RuneScape is a Massively Multiplayer Online Role-Playing Game (MMORPG) from the early 2000s that still has a thriving community and playerbase. One of the things that any ‘scaper will recall fondly is the in-game music — there are hundreds of pleasant tunes that have specific places and memories attached to them.
Runetunes builds off that nostalgia and lifts it into a music player built for the web, while taking care to replicate the in-game music player’s look, feel, and functionality.
It allows users to create, export, and share custom playlists and queues of songs, and to shuffle the entire RuneScape music library by visiting runetunes.com/shuffle.
Though the app’s functionality is relatively simple, the development was quite iterative and I had to overcome a few key challenges. There are nearly 500 music tracks totaling about 20 GB of storage to store and load through the app — not an insignificant hurdle in terms of bandwidth, transfer, and disk size for a non-monetized application! In addition, web audio players can sometimes feel non-integrated, buggy, and not well-supported across devices, something I wanted to optimize for.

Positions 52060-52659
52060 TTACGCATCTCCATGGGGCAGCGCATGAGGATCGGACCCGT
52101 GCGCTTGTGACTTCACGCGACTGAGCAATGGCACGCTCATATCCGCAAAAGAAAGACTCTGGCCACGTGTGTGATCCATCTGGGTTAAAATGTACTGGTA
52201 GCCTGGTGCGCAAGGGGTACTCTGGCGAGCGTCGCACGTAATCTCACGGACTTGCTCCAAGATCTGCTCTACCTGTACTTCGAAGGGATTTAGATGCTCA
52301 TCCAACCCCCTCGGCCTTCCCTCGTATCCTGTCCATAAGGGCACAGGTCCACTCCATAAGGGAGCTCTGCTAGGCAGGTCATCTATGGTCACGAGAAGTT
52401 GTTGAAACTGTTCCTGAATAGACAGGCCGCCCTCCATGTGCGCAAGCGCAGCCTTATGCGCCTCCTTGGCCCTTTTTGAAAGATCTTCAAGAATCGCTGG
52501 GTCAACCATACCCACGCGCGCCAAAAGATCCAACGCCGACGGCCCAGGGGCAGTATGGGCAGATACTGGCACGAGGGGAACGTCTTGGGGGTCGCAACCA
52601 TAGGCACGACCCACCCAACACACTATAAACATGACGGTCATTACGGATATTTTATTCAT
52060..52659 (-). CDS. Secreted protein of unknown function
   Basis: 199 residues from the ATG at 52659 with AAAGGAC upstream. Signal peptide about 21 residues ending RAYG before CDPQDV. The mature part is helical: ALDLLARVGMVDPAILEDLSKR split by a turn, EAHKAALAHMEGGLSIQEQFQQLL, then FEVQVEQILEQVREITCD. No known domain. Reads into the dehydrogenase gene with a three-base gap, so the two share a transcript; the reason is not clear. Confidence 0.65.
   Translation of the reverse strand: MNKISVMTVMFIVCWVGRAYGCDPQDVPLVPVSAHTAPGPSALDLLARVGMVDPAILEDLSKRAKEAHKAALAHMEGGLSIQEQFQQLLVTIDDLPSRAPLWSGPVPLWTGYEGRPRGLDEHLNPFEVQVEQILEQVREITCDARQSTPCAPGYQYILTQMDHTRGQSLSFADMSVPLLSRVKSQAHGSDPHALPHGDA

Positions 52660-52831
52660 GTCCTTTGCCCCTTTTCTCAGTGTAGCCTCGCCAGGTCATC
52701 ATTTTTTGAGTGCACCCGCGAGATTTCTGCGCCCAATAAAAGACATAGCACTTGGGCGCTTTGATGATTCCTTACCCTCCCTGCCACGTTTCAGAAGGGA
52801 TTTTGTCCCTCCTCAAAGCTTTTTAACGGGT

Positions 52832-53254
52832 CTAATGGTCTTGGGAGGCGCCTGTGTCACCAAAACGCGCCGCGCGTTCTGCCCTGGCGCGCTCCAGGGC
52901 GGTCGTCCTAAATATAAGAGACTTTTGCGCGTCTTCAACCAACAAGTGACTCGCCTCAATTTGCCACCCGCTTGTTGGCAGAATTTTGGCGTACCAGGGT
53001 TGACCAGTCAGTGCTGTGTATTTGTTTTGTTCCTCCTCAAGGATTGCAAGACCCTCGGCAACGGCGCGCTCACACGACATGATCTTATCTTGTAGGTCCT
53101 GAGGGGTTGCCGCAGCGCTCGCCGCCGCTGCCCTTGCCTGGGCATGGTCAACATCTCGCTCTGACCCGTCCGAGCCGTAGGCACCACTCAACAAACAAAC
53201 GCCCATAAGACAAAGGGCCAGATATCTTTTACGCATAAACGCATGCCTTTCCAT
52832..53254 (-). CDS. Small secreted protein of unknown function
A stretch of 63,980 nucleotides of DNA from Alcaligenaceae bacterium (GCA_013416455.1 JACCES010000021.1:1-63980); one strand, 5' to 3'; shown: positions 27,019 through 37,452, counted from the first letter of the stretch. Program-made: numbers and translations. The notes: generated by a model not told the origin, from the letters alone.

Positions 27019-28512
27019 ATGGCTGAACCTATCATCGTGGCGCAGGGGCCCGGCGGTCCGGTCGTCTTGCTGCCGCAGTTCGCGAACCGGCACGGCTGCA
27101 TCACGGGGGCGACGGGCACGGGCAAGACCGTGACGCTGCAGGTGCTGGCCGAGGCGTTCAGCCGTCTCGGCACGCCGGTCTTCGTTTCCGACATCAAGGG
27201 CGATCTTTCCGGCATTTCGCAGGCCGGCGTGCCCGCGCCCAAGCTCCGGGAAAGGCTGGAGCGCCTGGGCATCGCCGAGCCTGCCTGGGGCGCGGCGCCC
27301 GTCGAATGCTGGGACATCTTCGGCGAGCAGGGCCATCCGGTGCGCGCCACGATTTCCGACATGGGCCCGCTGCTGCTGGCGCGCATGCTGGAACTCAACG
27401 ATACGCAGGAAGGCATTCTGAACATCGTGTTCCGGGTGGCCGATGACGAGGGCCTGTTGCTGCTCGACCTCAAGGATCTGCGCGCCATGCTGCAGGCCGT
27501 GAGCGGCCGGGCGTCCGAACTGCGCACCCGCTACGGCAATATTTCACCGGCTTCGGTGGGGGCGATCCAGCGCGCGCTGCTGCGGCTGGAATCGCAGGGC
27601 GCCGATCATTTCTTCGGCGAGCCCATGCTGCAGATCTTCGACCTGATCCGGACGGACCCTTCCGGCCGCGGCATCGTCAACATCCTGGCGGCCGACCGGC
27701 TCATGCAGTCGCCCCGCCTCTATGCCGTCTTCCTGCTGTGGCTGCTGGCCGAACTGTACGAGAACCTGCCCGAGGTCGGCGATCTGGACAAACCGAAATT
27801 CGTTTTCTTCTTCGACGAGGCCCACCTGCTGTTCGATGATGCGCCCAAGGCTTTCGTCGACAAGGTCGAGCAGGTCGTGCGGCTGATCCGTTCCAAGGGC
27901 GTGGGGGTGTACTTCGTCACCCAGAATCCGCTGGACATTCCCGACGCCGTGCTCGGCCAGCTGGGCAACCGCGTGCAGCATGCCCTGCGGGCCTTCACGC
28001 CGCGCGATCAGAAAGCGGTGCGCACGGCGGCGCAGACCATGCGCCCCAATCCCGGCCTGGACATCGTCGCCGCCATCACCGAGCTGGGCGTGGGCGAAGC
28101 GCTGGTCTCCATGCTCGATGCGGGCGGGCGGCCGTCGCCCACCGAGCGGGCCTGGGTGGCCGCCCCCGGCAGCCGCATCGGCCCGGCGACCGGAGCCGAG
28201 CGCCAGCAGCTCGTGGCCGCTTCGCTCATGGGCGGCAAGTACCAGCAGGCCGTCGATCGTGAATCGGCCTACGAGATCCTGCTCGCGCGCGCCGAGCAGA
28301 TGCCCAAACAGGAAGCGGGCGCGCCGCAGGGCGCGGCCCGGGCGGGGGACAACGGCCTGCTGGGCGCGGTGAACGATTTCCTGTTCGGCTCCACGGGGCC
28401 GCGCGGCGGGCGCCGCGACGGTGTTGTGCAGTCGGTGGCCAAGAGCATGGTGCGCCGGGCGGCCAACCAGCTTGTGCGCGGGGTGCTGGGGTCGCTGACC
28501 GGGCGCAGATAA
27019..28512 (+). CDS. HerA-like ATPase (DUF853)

To clear the first hurdle, I sourced audio files directly from Archive.org, which had a fairly complete listing of tracks. I stored only JSON objects for every song, mapping the library to external mp3 files, and used the Fetch API to dynamically load and play the audio tracks. This dramatically reduced the hurdle of maintaining and hosting the application.
To help make using Runetunes feel a little more seamless, I utilized the experimental MediaSession API — this allows mobile devices and browsers that support the API to display notifications and more seamlessly control playback of content on Runetunes.